Jul 29, 2022

Teen Scene

By Lori Draz and Isabella Scanapicco

Each month our young authors write, in their own voice, stories that will educate and inform fellow students and parents. If you are a teen who would like to write your story, contact The Journal. We’ll help you polish it up, so don’t worry. Let’s just get to sharing.

This month’s author is 17-year-old Isabella Scanapicco, a senior at Trinity Hall and an avid golfer. As students head back to school, they are both excited over what the new year will bring and concerned over all the stresses and pressures ahead. Being able to get lost in an activity you love can really help balance things out. Finding a place where you can shut off the distractions, challenge yourself and relax is important. For Isabella, that place is on the manicured lawns of the area’s golf courses. Not only is she mastering a sport, but she is also giving her mind a break, making new friends and focusing on something that makes her feel like her true self. Here is Isabella’s story.

Practically the last nine years of my life have been spent on dozens of beautifully well-kept golf courses. The course and the game allow me to disconnect from all the outside distractions, and playing this game has made me realize what GOLF really stands for: a Game Of Lifelong Friends.

Game: How do you describe a game that has been there for you for your whole life? Golf is an adventure. One day it’s like climbing the mountain of success, the next it’s like falling off that mountain with tears in my eyes. It’s like life – there are good days and bad days. The game has brought me to some of the most picture-perfect places in New Jersey and on the Eastern Seaboard. It provides me with new mental mechanics that build confidence and competence. As you approach the tee, you wonder, “Is my shot going to go straight or will it hook?” I often stand in front of the ball and reference the controlled rules of games, but if I overthink it, my mechanics fail, and my ball hooks off to the bulky trees. Golf teaches me to trust myself. Golf is also therapeutic. When I’m golfing, I stop thinking about the endless amounts of homework awaiting me as soon as I walk through the door. In that moment, finding the white ball I hooked is the only problem on my mind. 

Of: Effortless – that’s a perfect way to describe how I feel on the golf course. I’m focused on the broad views of the beautiful trees, the budding flowers sprouting in morning dew. I listen to sound of deer munching on the finest greenery. I feel the breeze brush up against my skin and the warm blanketing of the sun. My senses feel completely connected in the golf game. It brings me comfort like little else can. Golf allows me to go outside my box and tackle new experiences. Standing on the fairway, I embrace the small things around me. On the course, my laughter flutters through the air. I speak my mind without a care in the world because golf is my safe place. I can wear my bright pink skirt and neon green shirt; it doesn’t matter.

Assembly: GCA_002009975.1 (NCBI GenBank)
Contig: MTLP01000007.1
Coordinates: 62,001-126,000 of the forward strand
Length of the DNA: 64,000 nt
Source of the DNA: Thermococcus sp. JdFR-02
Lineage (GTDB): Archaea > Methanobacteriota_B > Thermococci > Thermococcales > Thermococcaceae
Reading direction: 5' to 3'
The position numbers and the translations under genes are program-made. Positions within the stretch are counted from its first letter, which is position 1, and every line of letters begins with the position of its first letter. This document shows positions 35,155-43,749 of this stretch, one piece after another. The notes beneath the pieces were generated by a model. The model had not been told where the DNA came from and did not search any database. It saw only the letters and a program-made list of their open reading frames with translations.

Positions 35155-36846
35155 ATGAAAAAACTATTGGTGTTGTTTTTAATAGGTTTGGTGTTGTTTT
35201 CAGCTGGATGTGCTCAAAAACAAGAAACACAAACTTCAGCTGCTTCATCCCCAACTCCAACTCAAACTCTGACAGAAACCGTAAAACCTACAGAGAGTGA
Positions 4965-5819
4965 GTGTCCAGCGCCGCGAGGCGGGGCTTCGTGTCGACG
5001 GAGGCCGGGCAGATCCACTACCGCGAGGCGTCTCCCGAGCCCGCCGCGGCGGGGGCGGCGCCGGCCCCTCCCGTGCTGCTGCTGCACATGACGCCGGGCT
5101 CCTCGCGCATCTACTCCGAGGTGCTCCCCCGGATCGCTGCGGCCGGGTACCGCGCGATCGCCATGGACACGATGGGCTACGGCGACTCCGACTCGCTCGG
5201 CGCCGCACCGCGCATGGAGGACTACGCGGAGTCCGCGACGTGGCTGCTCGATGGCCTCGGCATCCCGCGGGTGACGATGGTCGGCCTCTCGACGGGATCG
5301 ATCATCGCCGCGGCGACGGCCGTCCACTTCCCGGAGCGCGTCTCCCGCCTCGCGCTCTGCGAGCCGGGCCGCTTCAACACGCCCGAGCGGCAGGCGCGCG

Lifelong: I have never been a big contact sport gal. I prefer golf. My “hole-in-one” sport has brought me new connections that will last a lifetime. I have been around the best of the best at a professionals’ tournament. I have learned the ins and outs of being the best player from Gloria Ehret. Those experiences have made me want to strive for success in the game I love and in life as well.  

Friends: Nine years ago, from my first day on the tee box to now, playing in amateur tour events, golf has always been full of plenty of friendly faces to share a smile during grueling, seven-hour rounds. Golf brought me to my best friend of four years. 

Even the kids I played golf with in the First of the Jersey Shores program are still in my life today, and we continue to support one another. Starting my golfing experience in this program taught me my core values of respect, leadership and, most importantly, sportsmanship. I highly recommend this organization to anyone who wants to get into the game. I have learned to love the game through my coaches within the program.

This sport has fully shaped me into the person I am today and formed the mindset I bring to everything. I will continue to live by the motto, “Game Of Lifelong Friends.” I would truly recommend everyone try their hand at golf, but I realize that golf may not be for everyone. Still, search for your center – the place where you become fully engaged and transported by your activity. Maybe you like to dance. Maybe you like to garden. Maybe you are fully engaged in the library, working on a computer or robotics project or working in the arts, like painting, photography or filmmaking. Those places are where you challenge yourself, appreciate the accomplishments of others and make lifelong friends, as I have on the golf course.